Tag Archives: Software

License Agreements

When we download software (since many computers don’t have optical drives anymore) the first thing we see is the licensing agreement, which is very long and complicated. Here’s what all that legalese boils down to:

  1. You are obliged to send us money.
  2. We have the right to keep it.
  3. We are not responsible for the software failing to work, containing malware.
  4. In fact, we are not responsible for anything.
  5. We have the right to sell your personal information to anyone.
  6. We have the right to rewrite the software so you have to buy it again.
  7. We have the right to limit the time you can use the software.
  8. If there is a dispute, you will not sue; the dispute will be settled by arbitration.
  9. We reserve the right to pick someone we like and who likes us to act as arbitrator.
  10. When you lose (and you will), you will be responsible for paying any and all expenses for said arbitration.
  11. We paid one or more lawyers a lot of money to write this agreement, so we have included that cost in the price for this product.

How much money does the software industry spend each year on lawyers? Probably more than they do on software engineers–but tha’s just a guess.

Feel free to add “whereas,” “heretofore,” “hereinafter,” etc., as many times as you like.

Geekery for Geekery’s Sake

Dated--but still a great flick

Dated–but still a great flick

We all know that computer geeks love to speak among themselves in terms that defy logic, and the understanding of those they consider “mere mortals.” They speak of “enterprise-wide solutions” when they install software for an entire company. If you have a computer problem, they “open a ticket.”

Okay, we get it. If you spoke in plain English, we’d not be nearly so impressed. But what’s the deal with software names? Why must you geeks choose names that give absolutely no clue as to what the software is supposed to do?

Microsoft Silverlight: Sounds like it should, I don’t know, decrease the mass of a heavy metal? [It deals with streaming media, graphics, etc.]

Avast: Sounds like a program for messaging pirates. [It’s an anti-malware program]

Magical Jellybean: Something to prepare for Easter or Halloween? [It displays the activation codes you entered when installing software.]

While “Word” sort-of, kind-of suggests a word processor, “Excel” does not scream “SPREADSHEET” to me.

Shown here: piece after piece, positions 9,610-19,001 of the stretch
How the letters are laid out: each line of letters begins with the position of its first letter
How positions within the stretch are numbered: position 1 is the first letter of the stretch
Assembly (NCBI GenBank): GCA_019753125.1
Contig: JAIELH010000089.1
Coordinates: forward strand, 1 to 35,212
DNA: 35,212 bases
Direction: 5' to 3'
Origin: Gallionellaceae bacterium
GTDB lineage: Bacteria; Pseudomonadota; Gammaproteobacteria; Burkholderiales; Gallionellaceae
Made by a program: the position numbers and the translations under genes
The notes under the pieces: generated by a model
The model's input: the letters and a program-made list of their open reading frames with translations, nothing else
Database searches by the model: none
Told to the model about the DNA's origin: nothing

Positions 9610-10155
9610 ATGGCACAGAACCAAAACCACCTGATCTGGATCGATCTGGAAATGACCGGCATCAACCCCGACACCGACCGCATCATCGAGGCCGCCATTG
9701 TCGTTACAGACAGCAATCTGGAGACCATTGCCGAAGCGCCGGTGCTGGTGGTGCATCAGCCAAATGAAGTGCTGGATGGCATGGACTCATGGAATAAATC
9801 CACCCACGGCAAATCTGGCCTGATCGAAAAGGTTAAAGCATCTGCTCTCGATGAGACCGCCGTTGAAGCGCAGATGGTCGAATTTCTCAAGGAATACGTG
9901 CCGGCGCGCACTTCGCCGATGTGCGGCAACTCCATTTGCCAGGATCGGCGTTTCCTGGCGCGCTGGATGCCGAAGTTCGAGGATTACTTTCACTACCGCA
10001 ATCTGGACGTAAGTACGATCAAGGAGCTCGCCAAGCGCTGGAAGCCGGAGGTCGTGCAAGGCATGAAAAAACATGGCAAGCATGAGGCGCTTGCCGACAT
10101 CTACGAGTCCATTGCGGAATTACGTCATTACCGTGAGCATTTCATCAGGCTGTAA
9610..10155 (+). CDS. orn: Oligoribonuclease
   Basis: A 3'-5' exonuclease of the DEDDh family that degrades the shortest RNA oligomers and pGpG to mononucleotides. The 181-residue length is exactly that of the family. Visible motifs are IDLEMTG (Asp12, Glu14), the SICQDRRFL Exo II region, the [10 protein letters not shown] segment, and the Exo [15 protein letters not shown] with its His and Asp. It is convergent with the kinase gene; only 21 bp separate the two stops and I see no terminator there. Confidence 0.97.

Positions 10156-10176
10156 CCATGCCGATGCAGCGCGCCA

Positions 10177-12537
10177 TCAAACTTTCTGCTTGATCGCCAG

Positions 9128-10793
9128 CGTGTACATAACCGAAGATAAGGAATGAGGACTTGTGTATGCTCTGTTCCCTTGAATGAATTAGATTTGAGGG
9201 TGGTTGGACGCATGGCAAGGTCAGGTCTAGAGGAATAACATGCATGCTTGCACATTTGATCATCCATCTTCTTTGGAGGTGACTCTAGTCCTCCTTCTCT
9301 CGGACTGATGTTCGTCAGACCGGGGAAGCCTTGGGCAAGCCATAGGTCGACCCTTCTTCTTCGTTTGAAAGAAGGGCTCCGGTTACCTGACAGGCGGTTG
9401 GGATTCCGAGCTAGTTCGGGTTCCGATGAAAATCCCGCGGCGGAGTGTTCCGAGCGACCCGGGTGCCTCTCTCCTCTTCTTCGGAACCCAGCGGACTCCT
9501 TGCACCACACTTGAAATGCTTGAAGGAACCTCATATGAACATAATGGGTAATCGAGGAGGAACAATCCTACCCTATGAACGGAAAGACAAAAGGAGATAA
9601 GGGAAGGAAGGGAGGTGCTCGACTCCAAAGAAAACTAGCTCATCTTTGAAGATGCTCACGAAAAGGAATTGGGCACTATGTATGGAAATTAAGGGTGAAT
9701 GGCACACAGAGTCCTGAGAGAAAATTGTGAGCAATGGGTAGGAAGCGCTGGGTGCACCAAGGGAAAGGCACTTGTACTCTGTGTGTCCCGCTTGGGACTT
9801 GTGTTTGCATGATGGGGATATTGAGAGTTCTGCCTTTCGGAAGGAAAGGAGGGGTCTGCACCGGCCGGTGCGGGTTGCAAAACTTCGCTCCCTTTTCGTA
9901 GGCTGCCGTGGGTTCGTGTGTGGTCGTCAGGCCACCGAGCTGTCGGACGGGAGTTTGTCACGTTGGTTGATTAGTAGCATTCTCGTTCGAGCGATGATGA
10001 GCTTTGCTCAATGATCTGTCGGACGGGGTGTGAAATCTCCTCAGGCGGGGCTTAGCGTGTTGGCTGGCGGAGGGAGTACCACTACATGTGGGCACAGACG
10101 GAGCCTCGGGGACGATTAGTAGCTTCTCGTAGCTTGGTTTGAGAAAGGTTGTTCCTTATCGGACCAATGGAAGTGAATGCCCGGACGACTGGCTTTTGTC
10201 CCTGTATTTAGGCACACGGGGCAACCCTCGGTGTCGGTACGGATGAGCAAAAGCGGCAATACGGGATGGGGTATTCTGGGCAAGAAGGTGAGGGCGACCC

CCleaner: Is an anomaly; it means “crap cleaner” as in getting rid of all those leftover pieces of programs you no longer need. But, as I said, it’s an anomaly.

So, to all you computer geeks out there, be warned that, I’m getting ready to frambus on the esperel before re-chwising the quimbrel.

So, there!

Passwords, Activation Keys and Other Annoyances

Software companies invest time and effort into their products. They then try to sell them for the maximum price “that the market will bear.” I have no problem with profit, but when the profit is very lucrative it creates a major market for pirates, bootleggers and other ne’er-do-wells. The software industry‘s response, install special keys and filters so that copies can’t be used.

There’s a flaw in that theory.

Certain large Asian countries that do not honor our copyright laws reverse engineer our hardware, software and everything else. Hackers laugh at “your paltry little schemes!” They then share their tools and techniques freely on the internet and people happily install copied software with hacked activation codes or passwords.

In the meantime, honest people (well, even the dishonest ones) have computers crash and need to reinstall the software. This is a long and painful process even if you backup your data regularly.

It is even more painful if you can’t remember where you put the original disk with the activation code.

I upgraded the version of Windows on a computer that had come with a prior version of Windows installed. The motherboard (the main board into which everything else connects) failed, so I replaced it with the identical board from the original manufacturer.

Except that the folks at the computer company, which I won’t name, but the initials are H & P, had added one itty-bitty-tiny bit of code to the BIOS chip (the program that starts up the computer.) When I tried to reinstall the new version of Windows it wouldn’t accept that it was an upgrade because that code (called a tattoo) wasn’t there.

Customer service at Windows response – “That’s the way it goes.”

Fortunately, those who do not study the past are doomed to repeat it. The software companies are not studying history.

Remember when VCRs were new? (If you don’t, ask your parents or grandparents.) Movies on tape sold for nearly $80 a piece – thereby spawning the video rental industry. Remember Hollywood Video and Blockbuster? (If you don’t, ask your parents or grandparents.) The movie people soon realized that the people who were making the profit were the video rental stores. Their eventual response – make the price of a movie attractive enough so that people would be willing to buy their own copies.

Now people pick up movies by choice or even as an impulse purchase. I’ve even purchased a favorite, “Just in case I don’t already have it.”

The movie industry is going through another evolution as people shift from buying a movie on tape, then buying the same movie on DVD, then buying it again on Blu-ray. Now they’re streaming video through a service like NETFLIX and watching their favorites that way. It’ll be interesting to see how that develops; it’s great at home, but if you want to have a movie for the kids to watch in the car during the trip over the river and through the woods to Grandmother’s house, you need to purchase the disc.

I wonder if the software companies are studying this, or just planning on doing more of the same.

Just thought you’d want something to think about.